Propagation
Propagation Analysis Software

RF PropagationSkywave Trigonometry 2

Author: R.J.Edwards G4FGQ © 26th April 2006

For given values of the elevation angle and height of an ionospheric reflecting layer this program calculates the one-hop ground path and radio path distances between the transmitter and places where the radio wave returns to Earth.

Also calculated for the radio path are the "spreading loss" in decibels and the field strength in micro-volts per meter. The critical frequency, Fcrit, the frequency above which a radio wave passes right through an ionospheric layer without reflection at a 90 degree vertical angle, is also an input to the program.

The transmitting antenna is assumed to be isotropic and lays down a field covering a very wide region of the Earth's surface. By varying the elevation angle the field strength at various distances from the transmitter can be found for a transmitter power of 100 watts. F/S for other Tx powers can easily be deduced.

The reflecting layers in the ionosphere have a profound influence on the radio-wave path. There are five principal layers: D, E, F1, F2 and F. Their characteristics depend on whether or not they are under radiation by the sun, the sun-angle, the season of the year, and the 11-year sun-spot cycle.

Frequencies higher than the Critical Frequency pass right through a layer and are not reflected or refracted at vertical incidence. The angle of incidence is calculated and displayed. At incidence angles less than 90 degrees frequencies greater than Fcrit begin to be reflected. This results in layers having a Maximum Useable Frequency much greater than Fcrit which occurs with low elevation angles and very long path distances. Fcrit and layer heights are obtainable from radio observatories where daily measurements are made.

The D-Layer extends from a height of 70 to 90 kM. In sunlight it completely absorbs all frequencies from 0.1 to 2 MHz and screens all higher layers. No reflections can occur. Loss in the D-Layer extends up to 4 or 5 MHz. But below 0.1 MHz it becomes a reflector at a height of 75 kM. In darkness, the D-Layer becomes non-existent, all frequencies pass through the region with negligible loss and are reflected back to Earth from the night-time F-Layer at 300 kM.

The E-Layer is at a constant height of 115 Km in sunlight. Depending on frequency it often screens the F-layers. It is a good stable reflector for medium distance paths. At night it nearly disappears and its MUF falls to 0.5 MHz.

The F1-Layer is sometimes present in daylight at a height of 220-230 Km. It is not a stable reflector. At night it increases in height and merges with the F2 Layer to form the night-time F-Layer at heights between 280 and 320 kM.

The F2 layer in daytime is the DX workhorse. It varies in height between 350 and 450 Km. Higher in summer than in winter. Higher at the peaks of the sun spot cycle. During darkness it decreases in height and merges with the F1-Layer to become the night-time F-Layer at a height of 280 to 320 Km. The behaviour of the F2-Layer lags behind the sun by several hours.

Typical Critical Frequencies (MHz)
Fcrit is highest at a sun-spot maximum.
TimeF-LayerF1-LayerF2-LayerE-LayerD-Layer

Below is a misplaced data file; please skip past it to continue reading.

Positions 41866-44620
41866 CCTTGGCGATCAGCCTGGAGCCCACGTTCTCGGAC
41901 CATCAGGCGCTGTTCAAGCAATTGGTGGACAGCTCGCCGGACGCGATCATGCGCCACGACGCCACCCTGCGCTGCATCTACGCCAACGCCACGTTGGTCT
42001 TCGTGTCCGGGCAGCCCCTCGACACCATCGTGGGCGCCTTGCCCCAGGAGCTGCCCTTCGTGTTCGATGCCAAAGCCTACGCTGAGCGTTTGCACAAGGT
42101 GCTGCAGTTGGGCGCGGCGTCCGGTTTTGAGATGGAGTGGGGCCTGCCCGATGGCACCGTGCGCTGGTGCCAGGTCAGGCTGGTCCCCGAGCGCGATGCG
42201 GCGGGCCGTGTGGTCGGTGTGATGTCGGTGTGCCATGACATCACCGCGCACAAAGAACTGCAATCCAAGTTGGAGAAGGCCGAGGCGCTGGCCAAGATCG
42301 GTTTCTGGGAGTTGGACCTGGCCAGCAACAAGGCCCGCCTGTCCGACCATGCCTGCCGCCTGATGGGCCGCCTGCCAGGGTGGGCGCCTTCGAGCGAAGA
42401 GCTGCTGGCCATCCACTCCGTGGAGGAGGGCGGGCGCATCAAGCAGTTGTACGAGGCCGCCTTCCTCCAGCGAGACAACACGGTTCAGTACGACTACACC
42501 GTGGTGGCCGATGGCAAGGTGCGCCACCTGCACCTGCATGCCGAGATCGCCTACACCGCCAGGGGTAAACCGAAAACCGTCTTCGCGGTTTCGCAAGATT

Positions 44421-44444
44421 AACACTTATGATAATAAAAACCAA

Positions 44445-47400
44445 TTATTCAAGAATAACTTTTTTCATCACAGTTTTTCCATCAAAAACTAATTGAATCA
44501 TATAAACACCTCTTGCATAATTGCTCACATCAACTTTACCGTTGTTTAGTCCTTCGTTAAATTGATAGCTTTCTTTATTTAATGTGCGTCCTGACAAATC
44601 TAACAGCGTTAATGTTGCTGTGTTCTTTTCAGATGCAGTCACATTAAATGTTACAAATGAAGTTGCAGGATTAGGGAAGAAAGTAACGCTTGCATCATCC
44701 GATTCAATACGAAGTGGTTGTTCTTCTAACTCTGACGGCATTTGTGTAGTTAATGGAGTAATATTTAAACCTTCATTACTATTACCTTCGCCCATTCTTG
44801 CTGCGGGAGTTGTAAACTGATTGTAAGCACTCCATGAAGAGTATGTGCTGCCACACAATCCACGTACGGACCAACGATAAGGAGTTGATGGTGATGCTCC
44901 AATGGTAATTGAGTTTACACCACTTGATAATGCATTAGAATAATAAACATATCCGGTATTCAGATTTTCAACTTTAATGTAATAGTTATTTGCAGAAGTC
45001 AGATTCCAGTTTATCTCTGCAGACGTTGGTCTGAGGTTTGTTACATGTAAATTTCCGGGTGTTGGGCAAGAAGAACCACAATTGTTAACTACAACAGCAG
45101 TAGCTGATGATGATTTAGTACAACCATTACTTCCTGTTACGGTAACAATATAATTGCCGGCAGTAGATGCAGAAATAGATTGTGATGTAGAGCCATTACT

Summer Day-----3.7 - 6.05.0 - 8.03.0 - 4.0 0.03
Summer Night5.0 - 7.0-----3.0 - 7.50.3 - 0.5-----
Winter Day-----3.6 - 5.56.0 - 14.02.7 - 3.50.03
Winter Night5.0 - 10.0-----2.0 - 5.00.3 - 0.5-----

At very low elevation angles, say less than 5 or 10 degrees, propagation is in the form of a ground wave for the first few kilometres. Radiated energy is dissipated in the ground. This is worsened by refraction in the Earth's atmosphere which causes the wave to cling to the Earth. Consequently, at very small elevation angles, there is an increasing loss in long distance signal strength. The program includes this type of loss.

Field strength depends only on transmitter power and on radio path length. As the operating frequency increases above the MUF the path is not abruptly interrupted. With increasing frequency, field strength at the end of the hop just becomes more severely attenuated. The program demonstrates this effect.

With multihop paths it is necessary to calculate each hop separately. No two hops are identical. The sun angle is different for each hop. Some hops are in sunlight and some are in darkness. So the F-Layers are at different heights. And in darkness the D and E-Layers are practically non-existent. It must be remembered, with a long multi-hop path each hop is in a different state.

From one hop to the next, provided the layers are not tilted, only the elevation angle is common to successive hops. It is layer heights which change and this affects the MUF. In a number of hops it is the lowest MUF which matters.

It is incorrect to add the dB spreading losses of individual hops together. The second hop of a pair of similar hops adds only 6 dB to the spreading loss. while a third hop adds only another 3.5 dB. A 4th hop adds 2.5 dB.

In between successive hops there is a reflection from the ground. The ground, although very large in terms of wavelengths, is not a perfect reflector and a loss is incurred. With N hops there are N-1 ground (or sea) reflections. As a rule of thumb, on average, each reflection results in a loss of about 3.5 dB.

Run this Program from the Web or Download and Run it from Your Computer
This program is self-contained and ready to use. It does not require installation. Click this link SkyTrig then click Open to run from the web or Save to save the program to your hard drive. If you save it to your hard drive, double-click the file name from Windows Explorer (Right-click Start then left-click Explore to start Windows Explorer) and it will run.

Also see: Two Hops


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